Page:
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Early Hum Dev. 1981 Jul;5(3):243-51.

Sex related effects of nutritional supplementation during pregnancy on fetal growth.

Abstract

Nutritional supplementation of low income women during pregnancy increased birth weight significantly only in the male offspring. No differences by sex were apparent in the amount of supplementation, length of gestation or maternal characteristics known to be associated with birth weight. Regression analysis revealed a significant supplementation by sex interaction. The fetal growth curve of the supplemented males was higher and roughly parallel to the curve of females, and showed an effect of supplementation prior to 35 weeks of gestation. These findings and those of other authors support the hypothesis that fetal growth of males towards the end of pregnancy is more rapid and hence more susceptible to adverse environmental influences than that of females. This is reflected in a reduction of the difference in birth weight in favor of males observed in well-nourished populations. It is postulated that male subjects therefore exhibit sensitivity to nutritional supplementation of their mothers during pregnancy.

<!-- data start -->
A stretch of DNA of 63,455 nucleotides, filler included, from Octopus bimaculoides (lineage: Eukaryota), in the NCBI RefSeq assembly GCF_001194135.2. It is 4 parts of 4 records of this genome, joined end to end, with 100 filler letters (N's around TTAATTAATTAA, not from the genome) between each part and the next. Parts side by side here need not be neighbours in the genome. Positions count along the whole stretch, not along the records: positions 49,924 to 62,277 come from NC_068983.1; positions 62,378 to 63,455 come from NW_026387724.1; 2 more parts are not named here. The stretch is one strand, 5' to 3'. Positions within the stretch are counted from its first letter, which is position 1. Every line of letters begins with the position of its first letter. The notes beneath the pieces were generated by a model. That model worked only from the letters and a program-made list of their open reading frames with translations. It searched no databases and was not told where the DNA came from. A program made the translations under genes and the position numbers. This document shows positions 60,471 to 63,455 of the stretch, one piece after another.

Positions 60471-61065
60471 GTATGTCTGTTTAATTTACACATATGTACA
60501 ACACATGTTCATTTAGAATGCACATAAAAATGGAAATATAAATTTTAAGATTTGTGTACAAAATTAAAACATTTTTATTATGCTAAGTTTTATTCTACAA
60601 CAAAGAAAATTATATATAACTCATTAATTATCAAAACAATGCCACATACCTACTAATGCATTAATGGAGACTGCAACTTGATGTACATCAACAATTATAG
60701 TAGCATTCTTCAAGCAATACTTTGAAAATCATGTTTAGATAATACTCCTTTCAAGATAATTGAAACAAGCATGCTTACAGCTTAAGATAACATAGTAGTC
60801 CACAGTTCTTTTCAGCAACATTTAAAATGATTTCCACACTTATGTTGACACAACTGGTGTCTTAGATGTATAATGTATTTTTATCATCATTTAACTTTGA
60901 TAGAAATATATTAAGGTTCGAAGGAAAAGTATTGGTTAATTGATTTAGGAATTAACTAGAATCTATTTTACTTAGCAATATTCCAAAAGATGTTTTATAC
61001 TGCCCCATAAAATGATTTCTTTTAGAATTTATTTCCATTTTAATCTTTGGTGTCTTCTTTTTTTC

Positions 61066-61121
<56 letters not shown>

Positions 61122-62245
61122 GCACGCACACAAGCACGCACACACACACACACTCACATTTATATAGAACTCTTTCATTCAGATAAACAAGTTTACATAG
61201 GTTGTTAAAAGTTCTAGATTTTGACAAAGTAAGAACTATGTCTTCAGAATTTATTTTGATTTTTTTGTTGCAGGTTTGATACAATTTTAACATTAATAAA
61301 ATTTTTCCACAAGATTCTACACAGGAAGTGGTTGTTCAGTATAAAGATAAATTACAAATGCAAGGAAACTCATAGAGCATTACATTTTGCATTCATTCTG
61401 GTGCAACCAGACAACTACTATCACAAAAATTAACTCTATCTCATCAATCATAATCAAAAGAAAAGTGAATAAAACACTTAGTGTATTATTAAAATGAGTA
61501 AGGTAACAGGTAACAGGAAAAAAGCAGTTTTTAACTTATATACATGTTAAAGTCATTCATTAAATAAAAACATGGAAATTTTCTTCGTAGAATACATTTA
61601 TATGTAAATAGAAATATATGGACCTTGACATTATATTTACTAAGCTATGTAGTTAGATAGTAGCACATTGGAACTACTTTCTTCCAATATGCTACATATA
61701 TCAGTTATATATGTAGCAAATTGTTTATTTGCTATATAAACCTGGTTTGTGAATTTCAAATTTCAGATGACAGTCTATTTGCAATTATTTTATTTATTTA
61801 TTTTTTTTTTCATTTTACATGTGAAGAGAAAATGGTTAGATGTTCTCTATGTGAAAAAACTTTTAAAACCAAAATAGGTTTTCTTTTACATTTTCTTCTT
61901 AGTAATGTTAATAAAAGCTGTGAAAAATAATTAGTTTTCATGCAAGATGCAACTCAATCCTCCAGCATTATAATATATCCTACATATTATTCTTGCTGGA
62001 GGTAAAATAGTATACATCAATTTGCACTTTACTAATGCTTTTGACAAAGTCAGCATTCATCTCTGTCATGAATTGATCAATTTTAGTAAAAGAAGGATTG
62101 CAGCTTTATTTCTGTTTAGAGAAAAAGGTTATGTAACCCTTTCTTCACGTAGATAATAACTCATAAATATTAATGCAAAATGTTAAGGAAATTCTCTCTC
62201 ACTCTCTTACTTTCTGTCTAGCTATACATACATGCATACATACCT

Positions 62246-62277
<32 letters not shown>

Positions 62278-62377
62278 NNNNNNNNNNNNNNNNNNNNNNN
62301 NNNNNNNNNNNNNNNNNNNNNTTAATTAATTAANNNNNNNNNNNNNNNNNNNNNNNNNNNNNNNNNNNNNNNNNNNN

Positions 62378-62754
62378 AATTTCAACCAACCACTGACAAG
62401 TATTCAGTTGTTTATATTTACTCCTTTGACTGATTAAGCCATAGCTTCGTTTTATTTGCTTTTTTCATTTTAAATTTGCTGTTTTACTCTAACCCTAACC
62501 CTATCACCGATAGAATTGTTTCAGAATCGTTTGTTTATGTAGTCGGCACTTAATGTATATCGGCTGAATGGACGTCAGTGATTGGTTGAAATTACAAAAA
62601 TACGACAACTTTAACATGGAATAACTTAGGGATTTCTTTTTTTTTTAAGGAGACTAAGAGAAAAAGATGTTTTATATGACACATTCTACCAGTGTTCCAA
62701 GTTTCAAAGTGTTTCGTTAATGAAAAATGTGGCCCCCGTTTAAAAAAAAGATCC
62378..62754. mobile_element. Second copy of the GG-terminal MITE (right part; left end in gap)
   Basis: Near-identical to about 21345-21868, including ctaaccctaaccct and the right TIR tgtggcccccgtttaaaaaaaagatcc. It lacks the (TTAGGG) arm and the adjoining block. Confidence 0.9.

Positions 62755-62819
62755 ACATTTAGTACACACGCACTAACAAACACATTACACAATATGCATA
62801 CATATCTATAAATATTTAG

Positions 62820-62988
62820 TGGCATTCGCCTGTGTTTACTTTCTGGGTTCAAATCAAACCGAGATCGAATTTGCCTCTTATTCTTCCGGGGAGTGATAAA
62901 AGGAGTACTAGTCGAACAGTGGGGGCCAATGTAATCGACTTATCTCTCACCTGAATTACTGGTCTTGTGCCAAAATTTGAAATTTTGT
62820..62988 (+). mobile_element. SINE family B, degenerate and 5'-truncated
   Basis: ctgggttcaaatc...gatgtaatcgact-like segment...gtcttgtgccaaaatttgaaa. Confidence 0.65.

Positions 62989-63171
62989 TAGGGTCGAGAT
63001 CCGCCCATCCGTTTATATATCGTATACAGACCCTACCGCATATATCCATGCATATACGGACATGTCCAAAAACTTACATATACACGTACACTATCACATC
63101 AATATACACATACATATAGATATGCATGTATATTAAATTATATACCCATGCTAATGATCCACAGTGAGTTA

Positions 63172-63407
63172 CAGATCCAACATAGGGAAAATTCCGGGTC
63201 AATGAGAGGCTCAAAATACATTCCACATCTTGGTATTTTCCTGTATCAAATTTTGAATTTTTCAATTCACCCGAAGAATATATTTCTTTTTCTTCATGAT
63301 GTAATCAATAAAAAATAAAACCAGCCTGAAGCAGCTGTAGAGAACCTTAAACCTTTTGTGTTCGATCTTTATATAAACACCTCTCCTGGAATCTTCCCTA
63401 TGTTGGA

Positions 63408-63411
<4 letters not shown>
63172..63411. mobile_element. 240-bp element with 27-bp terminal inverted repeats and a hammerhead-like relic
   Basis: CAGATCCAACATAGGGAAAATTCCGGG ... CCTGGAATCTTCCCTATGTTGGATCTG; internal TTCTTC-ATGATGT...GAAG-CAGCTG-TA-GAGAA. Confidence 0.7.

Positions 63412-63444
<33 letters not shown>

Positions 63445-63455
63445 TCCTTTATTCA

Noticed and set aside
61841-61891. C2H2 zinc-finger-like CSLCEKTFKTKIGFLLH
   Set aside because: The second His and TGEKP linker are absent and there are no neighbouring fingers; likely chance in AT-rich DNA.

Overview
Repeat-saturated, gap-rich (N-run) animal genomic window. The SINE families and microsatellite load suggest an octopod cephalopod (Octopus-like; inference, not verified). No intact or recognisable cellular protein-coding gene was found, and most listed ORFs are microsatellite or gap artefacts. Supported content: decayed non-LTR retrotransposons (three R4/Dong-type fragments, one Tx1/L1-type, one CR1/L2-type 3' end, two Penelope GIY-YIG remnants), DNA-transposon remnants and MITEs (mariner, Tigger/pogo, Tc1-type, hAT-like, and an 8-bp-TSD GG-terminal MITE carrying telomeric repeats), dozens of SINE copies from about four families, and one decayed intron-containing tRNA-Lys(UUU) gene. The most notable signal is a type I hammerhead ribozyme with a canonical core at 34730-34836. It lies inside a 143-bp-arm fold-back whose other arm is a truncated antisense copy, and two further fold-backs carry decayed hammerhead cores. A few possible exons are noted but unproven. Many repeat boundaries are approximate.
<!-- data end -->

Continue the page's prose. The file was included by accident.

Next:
PMID:
7261988
[Indexed for MEDLINE]
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